another to K. Hem a rope all along on the bottom B C D. Cut 12 pieces of rope each about 15 inches long, fasten one very firmly to the canvas at B. another at the point D, and the rest at regular distance; to the hem-rope along the edge between, for peg-loops. The teepee cover is now made. (See Cut III.)
For the door (some never use one) take a limber sampling 3/4-inch thick and 5 1/2 feet long, also one 22 inches long. Bend the long one into a horseshoe and fasten the short one across the ends (A in Cut III ). On this stretch canvas, leaving a flap at the top. in the middle of which two small holes are made (B, Cut Ill) so as to hang the door on a lacing-pin. Nine of these lacing-pins are needed. They arc of smooth, round, straight hardwood, a foot long and 1/4-inch thick. The way of skewering the two edges together is seen in the Omaha teepee at the end of the line on page 14.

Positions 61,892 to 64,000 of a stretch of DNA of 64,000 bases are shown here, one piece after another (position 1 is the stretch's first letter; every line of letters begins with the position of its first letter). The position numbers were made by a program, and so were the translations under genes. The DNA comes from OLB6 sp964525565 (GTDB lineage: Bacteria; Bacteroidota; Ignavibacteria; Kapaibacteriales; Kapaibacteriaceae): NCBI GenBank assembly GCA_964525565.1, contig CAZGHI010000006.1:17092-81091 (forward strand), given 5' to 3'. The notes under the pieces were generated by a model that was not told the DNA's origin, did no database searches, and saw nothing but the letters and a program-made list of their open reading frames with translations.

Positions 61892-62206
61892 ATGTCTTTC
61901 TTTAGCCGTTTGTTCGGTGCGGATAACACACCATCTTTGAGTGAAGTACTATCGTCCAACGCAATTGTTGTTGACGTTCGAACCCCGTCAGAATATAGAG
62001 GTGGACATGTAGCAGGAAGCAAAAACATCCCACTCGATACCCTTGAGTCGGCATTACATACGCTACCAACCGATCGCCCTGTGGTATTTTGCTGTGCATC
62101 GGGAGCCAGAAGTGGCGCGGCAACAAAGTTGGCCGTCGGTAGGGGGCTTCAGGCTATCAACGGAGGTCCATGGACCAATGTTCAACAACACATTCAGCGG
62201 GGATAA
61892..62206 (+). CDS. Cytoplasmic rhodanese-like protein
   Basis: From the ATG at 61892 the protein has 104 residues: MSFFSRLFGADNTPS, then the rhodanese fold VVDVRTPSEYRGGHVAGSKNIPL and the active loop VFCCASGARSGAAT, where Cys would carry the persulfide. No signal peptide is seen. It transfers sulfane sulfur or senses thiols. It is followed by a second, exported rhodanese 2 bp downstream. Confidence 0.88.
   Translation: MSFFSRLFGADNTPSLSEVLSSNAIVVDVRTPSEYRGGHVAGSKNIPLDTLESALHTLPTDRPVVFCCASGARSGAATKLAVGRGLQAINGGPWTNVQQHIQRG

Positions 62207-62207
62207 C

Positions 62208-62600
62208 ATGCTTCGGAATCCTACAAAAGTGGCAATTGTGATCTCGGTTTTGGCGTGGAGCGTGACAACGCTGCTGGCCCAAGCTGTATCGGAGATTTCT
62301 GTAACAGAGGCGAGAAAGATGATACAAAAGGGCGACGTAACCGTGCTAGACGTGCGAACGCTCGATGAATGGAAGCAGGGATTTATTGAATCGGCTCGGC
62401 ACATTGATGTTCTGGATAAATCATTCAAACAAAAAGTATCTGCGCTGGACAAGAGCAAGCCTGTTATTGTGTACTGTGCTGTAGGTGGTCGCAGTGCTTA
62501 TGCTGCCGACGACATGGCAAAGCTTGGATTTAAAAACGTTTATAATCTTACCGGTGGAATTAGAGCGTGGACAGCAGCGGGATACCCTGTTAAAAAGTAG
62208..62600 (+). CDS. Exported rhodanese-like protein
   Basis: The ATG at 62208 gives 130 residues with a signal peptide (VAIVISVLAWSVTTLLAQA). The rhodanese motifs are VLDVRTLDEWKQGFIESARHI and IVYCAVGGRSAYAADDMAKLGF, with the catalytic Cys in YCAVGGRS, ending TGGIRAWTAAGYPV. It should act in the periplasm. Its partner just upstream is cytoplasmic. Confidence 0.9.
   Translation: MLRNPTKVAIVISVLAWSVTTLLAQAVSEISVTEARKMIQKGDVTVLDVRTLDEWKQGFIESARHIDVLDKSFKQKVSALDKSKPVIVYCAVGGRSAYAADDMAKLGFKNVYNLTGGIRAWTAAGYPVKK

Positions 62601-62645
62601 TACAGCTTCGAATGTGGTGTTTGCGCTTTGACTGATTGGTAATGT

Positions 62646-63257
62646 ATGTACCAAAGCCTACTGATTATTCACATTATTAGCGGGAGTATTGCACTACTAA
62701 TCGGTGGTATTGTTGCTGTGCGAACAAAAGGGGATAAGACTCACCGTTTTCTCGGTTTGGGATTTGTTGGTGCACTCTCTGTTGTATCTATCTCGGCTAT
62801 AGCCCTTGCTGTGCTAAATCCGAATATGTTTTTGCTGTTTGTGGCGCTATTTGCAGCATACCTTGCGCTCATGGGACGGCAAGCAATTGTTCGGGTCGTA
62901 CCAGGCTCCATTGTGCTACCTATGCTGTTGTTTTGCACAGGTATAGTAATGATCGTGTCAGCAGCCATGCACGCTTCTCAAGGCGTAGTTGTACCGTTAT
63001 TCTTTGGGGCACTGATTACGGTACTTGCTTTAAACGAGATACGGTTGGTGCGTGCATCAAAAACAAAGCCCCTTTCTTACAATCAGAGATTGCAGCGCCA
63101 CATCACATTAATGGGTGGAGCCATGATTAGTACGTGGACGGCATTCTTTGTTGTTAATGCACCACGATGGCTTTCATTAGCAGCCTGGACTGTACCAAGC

Twelve poles also are needed. They should be as straight and smooth as possible; crooked, rough poles are signs of a bad housekeeper—a squaw is known by her teepee poles. They should be 13 or 14 feet long and about 1 1/2 inches thick at the top. Two are for the smoke-vent; they may be more slender than the others. Last of all, make a dozen stout short pegs about 15 inches long and about 1 1/2 imches thick. Now all the necessary parts of the ..text continues